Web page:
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Front. Ecol. Evol., 21 January 2020 |

Consequences of Lack of Parameterization Invariance of Non-informative Bayesian Analysis for Wildlife Management: Survival of San Joaquin Kit Fox and Declines in Amphibian Populations

  • Department of Mathematical and Statistical Sciences, University of Alberta, Edmonton, AB, Canada

Computational convenience has led to widespread use of Bayesian inference with vague or flat priors to analyze statistical models in ecology. Vague priors are claimed to be objective and to “let the data speak.” However, statisticians have long disputed these claims and have criticized the use of vague priors from philosophical to computational to pragmatic reasons. One of the major criticisms is that the inferences based on non-informative priors are generally dependent on the parameterization of the models. Ecologists, unfortunately, often dismiss such criticisms as having no practical implications. One argument is that for large sample sizes, the priors do not matter. The problem with this argument is that, in practice, one does not know whether or not the observed sample size is sufficiently large for the effect of the prior to vanish. It intricately depends on the complexity of the model and the strength of the prior. We study the consequences of parameterization dependence of the non-informative Bayesian analysis in the context of population viability analysis and occupancy models and at the commonly obtained sample sizes. We show that they can have significant impact on the analysis, in particular on prediction, and can lead to strikingly different managerial decisions. In general terms, the consequences are: (1) All subjective Bayesian inferences can be masqueraded as objective (flat prior) Bayesian inferences, (2) Induced priors on functions of parameters are not flat, thus leading to cryptic biases in scientific inferences, (3) Unrealistic independent priors for multiparameter models lead to unrealistic priors on induced parameters, (4) Bayesian prediction intervals may not have correct coverage, thus leading to errors in decision making, (5) Reparameterization to facilitate MCMC convergence may influence scientific inference. Given the wide spread applicability of the hierarchical models and uncritical use of non-informative Bayesian analysis in ecology, researchers should be cautious about using vague priors as a default choice in practical situations.

1. Introduction

Hierarchical models, also known as state-space models, mixed effects models or mixture models, have proved to be extremely useful for modeling and analyzing ecological data (e.g., Bolker, 2008; Kery and Schaub, 2011). Although these models can be analyzed using the likelihood methods (Lele et al., 2007, 2010), the Bayesian approach is the most advocated approach for such models. Many researchers even name hierarchical models as “Bayesian models” (Parent and Rivot, 2013). Of course, there are no Bayesian models or frequentist models. There are only statistical models that we fit to the data using either the Bayesian approach or the frequentist approach. The subjectivity of the Bayesian approach is bothersome to many scientists (Efron, 1986; Dennis, 1996) and hence the trend is to use the non-informative, also called vague or objective, priors instead of the subjective priors provided by an expert. These non-informative priors purportedly “let the data speak” and do not bias the conclusions with the subjectivity inherent in the subjective priors. It has been claimed that Bayesian inferences based on non-informative priors are similar to likelihood inference (e.g., Clark, 2005, p. 3, 5) although such a result has never been rigorously established.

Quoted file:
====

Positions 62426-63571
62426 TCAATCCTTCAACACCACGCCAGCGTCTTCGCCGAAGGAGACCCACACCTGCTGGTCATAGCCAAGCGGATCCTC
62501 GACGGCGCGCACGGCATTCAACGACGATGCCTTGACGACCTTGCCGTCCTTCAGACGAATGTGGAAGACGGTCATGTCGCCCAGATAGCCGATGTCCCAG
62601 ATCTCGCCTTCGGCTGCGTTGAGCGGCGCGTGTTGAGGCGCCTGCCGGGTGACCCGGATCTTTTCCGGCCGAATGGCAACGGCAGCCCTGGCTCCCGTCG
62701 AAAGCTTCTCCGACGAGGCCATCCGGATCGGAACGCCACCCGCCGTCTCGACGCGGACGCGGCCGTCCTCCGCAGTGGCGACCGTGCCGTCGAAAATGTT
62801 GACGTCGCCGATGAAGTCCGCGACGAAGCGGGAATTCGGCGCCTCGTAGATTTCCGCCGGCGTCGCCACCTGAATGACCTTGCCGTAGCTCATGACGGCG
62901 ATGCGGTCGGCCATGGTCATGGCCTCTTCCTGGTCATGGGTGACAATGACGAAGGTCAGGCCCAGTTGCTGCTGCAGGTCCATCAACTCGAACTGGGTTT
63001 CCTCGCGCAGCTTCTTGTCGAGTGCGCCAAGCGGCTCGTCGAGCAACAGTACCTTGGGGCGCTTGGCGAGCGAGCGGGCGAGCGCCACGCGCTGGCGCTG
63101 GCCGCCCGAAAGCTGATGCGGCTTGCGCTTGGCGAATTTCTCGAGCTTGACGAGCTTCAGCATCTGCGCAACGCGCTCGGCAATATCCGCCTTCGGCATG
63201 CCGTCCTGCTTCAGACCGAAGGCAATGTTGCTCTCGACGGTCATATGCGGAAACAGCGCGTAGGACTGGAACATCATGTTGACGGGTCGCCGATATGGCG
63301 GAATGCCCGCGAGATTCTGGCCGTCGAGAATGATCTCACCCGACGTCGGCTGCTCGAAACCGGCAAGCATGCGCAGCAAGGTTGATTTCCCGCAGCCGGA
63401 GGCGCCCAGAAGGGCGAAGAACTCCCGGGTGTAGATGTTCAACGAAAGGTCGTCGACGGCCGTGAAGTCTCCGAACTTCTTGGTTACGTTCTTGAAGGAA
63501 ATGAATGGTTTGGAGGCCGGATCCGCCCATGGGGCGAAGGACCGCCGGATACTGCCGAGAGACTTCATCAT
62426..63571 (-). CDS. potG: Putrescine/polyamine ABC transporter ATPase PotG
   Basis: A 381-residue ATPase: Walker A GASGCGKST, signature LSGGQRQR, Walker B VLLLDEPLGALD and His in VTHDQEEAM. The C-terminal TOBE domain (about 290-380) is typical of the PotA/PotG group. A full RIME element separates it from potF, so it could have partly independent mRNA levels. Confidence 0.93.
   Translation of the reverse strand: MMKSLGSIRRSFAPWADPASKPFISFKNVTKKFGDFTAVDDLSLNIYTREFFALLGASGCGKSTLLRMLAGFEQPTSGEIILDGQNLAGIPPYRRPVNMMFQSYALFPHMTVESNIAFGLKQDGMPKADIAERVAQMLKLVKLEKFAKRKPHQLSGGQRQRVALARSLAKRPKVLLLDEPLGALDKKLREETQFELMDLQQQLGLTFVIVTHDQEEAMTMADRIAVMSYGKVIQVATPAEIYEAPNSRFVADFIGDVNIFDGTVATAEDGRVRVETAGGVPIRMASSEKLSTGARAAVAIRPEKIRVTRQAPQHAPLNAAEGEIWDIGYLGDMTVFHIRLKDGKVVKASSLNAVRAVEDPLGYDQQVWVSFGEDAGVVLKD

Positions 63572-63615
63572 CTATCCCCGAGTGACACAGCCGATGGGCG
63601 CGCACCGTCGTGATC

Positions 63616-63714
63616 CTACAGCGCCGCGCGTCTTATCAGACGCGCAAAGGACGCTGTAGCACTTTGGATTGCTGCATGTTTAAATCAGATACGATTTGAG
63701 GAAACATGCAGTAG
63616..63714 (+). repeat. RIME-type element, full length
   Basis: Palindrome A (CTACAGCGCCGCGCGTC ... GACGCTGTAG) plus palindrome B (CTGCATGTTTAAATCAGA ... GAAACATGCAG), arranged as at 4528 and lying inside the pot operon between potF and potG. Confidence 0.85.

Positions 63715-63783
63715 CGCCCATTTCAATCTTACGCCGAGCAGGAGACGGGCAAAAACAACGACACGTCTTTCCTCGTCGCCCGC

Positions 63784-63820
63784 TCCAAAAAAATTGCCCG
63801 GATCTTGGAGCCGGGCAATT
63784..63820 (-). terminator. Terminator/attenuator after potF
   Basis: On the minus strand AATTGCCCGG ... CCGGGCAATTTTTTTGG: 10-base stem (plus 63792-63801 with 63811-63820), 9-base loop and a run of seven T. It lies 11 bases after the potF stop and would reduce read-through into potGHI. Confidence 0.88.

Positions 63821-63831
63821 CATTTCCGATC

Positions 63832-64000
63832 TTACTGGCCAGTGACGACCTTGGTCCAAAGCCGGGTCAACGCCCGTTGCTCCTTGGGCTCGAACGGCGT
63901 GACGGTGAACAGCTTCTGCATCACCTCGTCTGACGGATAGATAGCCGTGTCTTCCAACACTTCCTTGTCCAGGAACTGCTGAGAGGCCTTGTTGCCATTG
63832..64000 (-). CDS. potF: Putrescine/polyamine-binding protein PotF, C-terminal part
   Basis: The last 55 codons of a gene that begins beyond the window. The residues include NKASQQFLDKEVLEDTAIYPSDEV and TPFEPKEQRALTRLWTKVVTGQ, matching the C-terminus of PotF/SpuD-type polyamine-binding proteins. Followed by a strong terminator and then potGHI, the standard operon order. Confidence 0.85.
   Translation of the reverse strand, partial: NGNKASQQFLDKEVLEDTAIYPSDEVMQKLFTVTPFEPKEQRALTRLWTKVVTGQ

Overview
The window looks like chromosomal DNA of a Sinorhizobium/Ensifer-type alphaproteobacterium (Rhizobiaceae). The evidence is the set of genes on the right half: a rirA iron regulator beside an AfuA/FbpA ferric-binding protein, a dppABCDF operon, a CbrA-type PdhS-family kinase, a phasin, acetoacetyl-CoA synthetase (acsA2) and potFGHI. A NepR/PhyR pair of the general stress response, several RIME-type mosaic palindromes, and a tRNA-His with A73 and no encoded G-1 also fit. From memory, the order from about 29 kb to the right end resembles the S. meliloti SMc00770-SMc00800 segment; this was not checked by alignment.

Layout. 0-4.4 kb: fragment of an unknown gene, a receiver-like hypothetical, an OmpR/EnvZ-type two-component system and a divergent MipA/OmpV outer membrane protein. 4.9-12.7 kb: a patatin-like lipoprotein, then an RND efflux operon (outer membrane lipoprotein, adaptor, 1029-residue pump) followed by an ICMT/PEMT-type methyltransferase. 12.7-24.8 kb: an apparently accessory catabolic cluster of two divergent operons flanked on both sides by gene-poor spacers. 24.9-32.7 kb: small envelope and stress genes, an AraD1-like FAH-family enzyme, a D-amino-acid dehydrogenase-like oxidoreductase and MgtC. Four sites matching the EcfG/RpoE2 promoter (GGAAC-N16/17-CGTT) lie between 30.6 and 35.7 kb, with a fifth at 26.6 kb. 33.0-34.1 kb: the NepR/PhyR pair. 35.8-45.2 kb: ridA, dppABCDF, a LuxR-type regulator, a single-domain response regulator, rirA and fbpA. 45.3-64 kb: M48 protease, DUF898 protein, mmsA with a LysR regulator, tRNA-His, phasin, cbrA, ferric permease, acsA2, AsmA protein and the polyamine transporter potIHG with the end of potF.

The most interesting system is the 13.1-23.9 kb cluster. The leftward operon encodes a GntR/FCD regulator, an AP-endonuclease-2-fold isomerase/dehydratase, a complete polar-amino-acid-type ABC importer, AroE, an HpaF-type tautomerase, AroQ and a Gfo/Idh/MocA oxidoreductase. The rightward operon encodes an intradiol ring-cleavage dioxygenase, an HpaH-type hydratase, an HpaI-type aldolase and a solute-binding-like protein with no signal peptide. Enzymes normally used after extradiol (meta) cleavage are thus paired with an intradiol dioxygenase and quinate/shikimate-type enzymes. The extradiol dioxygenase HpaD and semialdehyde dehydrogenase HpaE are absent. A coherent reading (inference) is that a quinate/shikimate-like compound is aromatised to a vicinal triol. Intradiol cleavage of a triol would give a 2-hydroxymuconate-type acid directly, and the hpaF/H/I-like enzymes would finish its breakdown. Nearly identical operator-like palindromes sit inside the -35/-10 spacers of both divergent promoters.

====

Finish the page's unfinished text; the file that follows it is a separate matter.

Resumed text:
The fact is that it is not even clear what a non-informative prior really means. There are many different ways to construct non-informative priors (Press, 2003, Chapter 5). The most commonly used non-informative priors are either the uniform priors or the priors with very large variances spreading the probability mass almost uniformly over the entire parameter space. These priors have been criticized on computational grounds (e.g., Natarajan and McCulloch, 1998) because they can inadvertently lead to improper posterior distributions. Link (2013) shows similar problems with using uniform prior on the population size when fitting capture-recapture models. However, how does one explain that a uniform prior on probability of success in a Binomial experiment represents non-information but a uniform prior on the population size does not? Gelman (2006) discusses similar computational problems associated with the non-informative priors for variance components and concludes uniform prior is, in fact, a good choice and not the commonly used inverse Gamma prior (e.g., King et al., 2009). The issue of choice of default priors and its impact on statistical inference has also been observed in genomics (Rannala et al., 2012).

More fundamentally, one of the founders of modern statistics, R.A. Fisher, objected to the use of flat priors because of their lack of invariance under transformation (De Valpine, 2009; Lele and Dennis, 2009). In Fisher's words (Fisher, 1930, p. 528), use of flat priors to represent ignorance is “fundamentally false and devoid of foundation.” An excellent review of the problems with various kinds of non-informative or objective priors is available in Ronneberg (2017). For example, a uniform prior on (0,1) for the probability of success in a Binomial model turns into a non-uniform prior on the logit scale (see Figure 1). If a uniform prior is supposed to express complete ignorance about different parameter values, then this says that if one is ignorant about p, one is quite informative about log(p/(1−p)). Similarly a normal prior with large variance on the logit scale, that presumably represents complete ignorance, transforms into a non-uniform, informative prior on the probability scale (see Figure 1).